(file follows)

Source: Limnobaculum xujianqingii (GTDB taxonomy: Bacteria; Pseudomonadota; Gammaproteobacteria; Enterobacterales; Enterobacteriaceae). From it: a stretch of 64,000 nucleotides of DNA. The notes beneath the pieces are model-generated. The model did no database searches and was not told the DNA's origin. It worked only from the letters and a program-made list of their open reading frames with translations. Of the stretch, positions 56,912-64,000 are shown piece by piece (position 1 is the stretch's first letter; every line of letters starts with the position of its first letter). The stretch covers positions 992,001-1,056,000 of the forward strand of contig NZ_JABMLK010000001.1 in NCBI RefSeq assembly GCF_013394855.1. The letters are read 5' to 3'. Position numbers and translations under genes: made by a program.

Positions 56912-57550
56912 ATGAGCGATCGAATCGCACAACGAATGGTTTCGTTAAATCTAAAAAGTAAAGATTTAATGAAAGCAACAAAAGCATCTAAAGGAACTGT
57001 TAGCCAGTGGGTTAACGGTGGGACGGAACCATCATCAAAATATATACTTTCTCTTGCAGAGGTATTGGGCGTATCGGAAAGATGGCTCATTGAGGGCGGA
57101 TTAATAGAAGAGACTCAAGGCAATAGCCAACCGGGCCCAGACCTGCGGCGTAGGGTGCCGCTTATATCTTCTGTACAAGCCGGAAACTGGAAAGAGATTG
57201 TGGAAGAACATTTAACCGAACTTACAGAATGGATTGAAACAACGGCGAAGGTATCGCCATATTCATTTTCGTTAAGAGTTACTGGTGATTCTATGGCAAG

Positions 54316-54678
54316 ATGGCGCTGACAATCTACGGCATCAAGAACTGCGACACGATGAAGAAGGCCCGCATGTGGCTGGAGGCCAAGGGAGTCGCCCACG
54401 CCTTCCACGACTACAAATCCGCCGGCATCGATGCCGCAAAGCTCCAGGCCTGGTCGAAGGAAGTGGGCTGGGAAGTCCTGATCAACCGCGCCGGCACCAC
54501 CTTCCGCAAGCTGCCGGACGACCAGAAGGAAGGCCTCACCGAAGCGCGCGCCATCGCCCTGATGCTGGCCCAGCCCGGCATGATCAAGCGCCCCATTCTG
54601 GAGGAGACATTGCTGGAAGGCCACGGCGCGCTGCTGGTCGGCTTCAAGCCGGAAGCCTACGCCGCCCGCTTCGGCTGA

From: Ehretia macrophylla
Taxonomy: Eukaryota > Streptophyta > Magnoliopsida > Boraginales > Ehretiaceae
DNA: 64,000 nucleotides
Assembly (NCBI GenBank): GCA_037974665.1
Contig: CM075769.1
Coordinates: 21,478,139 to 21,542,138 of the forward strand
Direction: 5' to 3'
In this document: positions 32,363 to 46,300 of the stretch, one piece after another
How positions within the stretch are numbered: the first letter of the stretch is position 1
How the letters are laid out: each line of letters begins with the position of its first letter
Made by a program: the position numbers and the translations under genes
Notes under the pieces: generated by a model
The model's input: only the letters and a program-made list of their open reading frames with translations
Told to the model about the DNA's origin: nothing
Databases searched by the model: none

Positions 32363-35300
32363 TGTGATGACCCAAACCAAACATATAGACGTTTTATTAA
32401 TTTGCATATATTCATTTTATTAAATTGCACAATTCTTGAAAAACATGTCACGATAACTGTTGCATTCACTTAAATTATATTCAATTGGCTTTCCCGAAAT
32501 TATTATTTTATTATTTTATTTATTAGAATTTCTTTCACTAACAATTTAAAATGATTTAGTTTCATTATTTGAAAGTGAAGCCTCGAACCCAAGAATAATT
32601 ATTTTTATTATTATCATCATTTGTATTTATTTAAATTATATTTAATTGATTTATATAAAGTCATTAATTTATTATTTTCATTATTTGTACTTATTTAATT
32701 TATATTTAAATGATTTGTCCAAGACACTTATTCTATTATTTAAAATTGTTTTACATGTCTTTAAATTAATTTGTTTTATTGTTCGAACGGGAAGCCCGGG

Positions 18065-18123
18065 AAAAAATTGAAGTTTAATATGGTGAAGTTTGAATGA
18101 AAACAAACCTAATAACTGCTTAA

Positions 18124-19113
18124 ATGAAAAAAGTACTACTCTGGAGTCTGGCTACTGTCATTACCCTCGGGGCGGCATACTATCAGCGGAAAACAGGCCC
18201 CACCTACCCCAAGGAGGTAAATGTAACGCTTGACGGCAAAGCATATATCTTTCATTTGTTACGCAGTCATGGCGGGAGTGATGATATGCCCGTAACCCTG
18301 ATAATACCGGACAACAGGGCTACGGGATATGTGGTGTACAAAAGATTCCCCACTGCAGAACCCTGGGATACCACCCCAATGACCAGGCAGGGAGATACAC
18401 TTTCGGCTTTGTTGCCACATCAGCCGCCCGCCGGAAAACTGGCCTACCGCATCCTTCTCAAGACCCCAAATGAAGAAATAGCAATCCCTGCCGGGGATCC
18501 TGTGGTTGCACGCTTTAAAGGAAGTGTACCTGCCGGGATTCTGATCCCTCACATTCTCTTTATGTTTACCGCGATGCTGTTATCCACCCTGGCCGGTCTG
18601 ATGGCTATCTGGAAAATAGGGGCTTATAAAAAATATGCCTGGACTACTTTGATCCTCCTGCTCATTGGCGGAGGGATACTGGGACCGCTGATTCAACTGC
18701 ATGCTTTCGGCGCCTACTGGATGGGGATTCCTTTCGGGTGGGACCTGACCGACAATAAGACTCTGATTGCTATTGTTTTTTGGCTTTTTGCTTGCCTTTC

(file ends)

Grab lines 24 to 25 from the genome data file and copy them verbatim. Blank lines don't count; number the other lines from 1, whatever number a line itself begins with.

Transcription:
The model's input: only the letters and a program-made list of their open reading frames with translations
Told to the model about the DNA's origin: nothing